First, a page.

As you might expect, pet nourishment is big business, too. Bottled
water for pets is booming. At $1.49 per liter ($2.29 for the 2-liter
bottle), your 60-pound dog can drink $400 worth of water in a year's

The latest trend in pet food is "holistic raw feeding" -- raw meat
and vegetables. Holistic diets for pets include all-organically-grown
free-range chickens and additive-free beef (no steroids or
antibiotics) and organic vegetables. A Golden Retriever or Labrador
will eat three pounds of meat per day.

In the U.S., humans spend $14.2 billion per year on pet food. As a
result, somewhere between 25% and 40% of all pets in the U.S. are
obese (right in line with the 30% of U.S. adults who are obese). As
a result, there's a new pet product on the shelves: weight-loss
supplements, which work no better for pets than they do for humans.

"We live in a culture, in which we take better care of our animals
than each other," says Lynne Tillman, an author who sometimes writes
about pets.


In June, 2005, Agence France Presse (AFP) reported that, "Increasing
numbers of young American children are showing signs of serious
malnourishment, fueled by a greater prevalence of hunger in the United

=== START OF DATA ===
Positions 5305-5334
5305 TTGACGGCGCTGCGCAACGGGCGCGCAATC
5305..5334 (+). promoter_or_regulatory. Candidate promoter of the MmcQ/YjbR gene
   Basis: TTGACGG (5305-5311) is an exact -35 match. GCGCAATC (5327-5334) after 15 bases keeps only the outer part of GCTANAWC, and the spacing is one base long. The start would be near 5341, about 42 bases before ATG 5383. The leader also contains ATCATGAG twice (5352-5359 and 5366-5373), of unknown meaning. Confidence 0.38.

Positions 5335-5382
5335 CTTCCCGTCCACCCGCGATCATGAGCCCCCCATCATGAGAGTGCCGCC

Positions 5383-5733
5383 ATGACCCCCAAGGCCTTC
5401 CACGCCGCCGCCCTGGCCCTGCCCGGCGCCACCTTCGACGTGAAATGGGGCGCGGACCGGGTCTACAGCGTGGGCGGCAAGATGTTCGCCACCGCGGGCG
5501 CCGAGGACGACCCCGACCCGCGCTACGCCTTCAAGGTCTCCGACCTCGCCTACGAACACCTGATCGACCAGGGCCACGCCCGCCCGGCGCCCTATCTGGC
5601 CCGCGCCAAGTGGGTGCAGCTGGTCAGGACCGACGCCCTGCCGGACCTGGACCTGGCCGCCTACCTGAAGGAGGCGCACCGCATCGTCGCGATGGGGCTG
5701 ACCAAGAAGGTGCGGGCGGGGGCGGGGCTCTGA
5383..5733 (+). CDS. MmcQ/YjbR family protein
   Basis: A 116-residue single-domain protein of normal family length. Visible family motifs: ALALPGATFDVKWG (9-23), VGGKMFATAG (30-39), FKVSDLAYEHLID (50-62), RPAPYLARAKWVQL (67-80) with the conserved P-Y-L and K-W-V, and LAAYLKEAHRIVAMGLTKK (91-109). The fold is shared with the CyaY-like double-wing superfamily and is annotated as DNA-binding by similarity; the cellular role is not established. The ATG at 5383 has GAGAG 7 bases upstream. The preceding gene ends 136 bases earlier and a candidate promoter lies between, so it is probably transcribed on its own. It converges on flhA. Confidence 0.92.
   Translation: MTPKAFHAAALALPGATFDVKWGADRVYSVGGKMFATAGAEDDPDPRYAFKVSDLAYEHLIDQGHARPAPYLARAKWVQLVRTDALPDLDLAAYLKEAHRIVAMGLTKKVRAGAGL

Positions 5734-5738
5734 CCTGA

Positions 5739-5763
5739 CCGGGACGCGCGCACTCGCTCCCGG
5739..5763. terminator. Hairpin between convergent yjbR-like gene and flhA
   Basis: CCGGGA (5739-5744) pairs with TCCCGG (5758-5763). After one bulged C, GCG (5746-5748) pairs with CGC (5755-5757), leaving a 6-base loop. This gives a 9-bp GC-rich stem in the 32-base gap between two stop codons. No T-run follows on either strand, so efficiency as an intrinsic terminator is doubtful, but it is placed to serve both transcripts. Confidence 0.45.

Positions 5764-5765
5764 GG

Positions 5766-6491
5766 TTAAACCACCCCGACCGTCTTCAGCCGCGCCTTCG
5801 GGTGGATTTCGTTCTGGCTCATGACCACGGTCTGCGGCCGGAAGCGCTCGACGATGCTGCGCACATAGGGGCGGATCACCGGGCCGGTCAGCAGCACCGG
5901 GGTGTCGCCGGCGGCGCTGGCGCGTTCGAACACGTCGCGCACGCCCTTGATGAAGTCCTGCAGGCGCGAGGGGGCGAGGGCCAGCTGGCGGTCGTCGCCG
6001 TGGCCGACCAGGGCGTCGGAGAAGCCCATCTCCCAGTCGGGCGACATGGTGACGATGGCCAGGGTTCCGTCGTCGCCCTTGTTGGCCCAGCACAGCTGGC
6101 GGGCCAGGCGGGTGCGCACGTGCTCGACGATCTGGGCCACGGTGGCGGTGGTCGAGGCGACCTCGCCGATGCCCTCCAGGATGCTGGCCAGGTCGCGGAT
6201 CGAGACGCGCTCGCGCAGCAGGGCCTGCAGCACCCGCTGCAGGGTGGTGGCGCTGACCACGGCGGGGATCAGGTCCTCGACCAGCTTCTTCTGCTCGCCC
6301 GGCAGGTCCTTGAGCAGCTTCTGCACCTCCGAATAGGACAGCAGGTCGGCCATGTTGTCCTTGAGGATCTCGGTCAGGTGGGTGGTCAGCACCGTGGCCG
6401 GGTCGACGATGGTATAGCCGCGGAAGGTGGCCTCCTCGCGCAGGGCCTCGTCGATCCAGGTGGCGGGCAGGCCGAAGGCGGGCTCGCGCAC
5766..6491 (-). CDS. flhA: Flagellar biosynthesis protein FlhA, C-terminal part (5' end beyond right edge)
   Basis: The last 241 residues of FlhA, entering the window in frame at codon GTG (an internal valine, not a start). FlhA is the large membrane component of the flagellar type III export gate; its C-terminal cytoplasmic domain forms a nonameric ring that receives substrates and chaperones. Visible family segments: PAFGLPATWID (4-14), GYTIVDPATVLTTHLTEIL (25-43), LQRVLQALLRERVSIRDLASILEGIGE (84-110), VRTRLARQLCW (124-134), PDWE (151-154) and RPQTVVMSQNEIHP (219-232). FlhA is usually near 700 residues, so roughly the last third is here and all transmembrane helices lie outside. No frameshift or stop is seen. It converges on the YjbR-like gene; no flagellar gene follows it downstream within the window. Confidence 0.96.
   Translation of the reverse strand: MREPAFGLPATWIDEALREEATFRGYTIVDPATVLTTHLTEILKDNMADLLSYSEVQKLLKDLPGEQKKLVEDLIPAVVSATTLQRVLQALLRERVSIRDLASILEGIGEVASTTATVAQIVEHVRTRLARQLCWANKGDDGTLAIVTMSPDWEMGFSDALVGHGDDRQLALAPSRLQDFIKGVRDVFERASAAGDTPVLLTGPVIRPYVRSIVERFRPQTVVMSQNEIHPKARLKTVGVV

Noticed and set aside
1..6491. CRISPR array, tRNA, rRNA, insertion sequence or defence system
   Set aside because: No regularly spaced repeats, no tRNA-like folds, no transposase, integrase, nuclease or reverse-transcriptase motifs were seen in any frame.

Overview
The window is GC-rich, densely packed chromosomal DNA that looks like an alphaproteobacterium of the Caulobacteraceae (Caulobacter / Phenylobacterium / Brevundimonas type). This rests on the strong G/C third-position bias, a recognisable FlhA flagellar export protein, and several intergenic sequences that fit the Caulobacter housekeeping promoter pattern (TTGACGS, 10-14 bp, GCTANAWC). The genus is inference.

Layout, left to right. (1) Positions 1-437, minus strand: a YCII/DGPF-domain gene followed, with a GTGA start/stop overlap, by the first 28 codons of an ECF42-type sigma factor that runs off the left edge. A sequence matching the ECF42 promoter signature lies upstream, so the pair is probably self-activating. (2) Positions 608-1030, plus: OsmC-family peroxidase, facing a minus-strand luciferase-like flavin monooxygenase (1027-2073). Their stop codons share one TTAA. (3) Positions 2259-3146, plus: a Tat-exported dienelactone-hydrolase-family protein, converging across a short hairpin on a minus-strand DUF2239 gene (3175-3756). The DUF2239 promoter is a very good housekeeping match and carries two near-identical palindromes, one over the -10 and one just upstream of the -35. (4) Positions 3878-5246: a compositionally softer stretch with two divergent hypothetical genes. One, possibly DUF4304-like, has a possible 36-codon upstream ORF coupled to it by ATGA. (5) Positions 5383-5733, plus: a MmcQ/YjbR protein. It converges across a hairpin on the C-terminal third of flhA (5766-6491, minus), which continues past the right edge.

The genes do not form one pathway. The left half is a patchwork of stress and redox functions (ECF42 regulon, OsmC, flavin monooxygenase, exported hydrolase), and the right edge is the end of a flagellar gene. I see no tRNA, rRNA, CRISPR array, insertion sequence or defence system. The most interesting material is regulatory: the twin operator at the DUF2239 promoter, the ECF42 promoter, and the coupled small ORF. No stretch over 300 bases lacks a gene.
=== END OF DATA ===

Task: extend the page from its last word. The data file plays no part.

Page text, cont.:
States, while, paradoxically, two-thirds of the US population is
either overweight or obese."

AFP went on, "In 2003, 11.2 percent of families in the United States
experienced hunger, compared with 10.1 percent in 1999, according to
most recent available data."

In 2002, the National Association of County and City Health Officials
reported that approximately one out of every six children in the U.S.
(nearly 12 million children) are living in poverty, including 30% of
African-American children, 28% of Hispanic children and 43% of Native
American children.

Chronic ailments are a serious problem among children in the U.S. One
in every three American families has a child with a learning
disability or mental illness.

The New York Times reported recently that an epidemic of diabetes is
sweeping through children in the U.S. According to the federal Centers
for Disease Control and Prevention, one in every three 5-year-olds in
the U.S. can now expect to get diabetes as they grow older. Among
Hispanics the trend is worse: one in two can expect to get diabetes.

The Times explained, "Diabetes has no cure. It is progressive and
often fatal, and while the patient lives, the welter of medical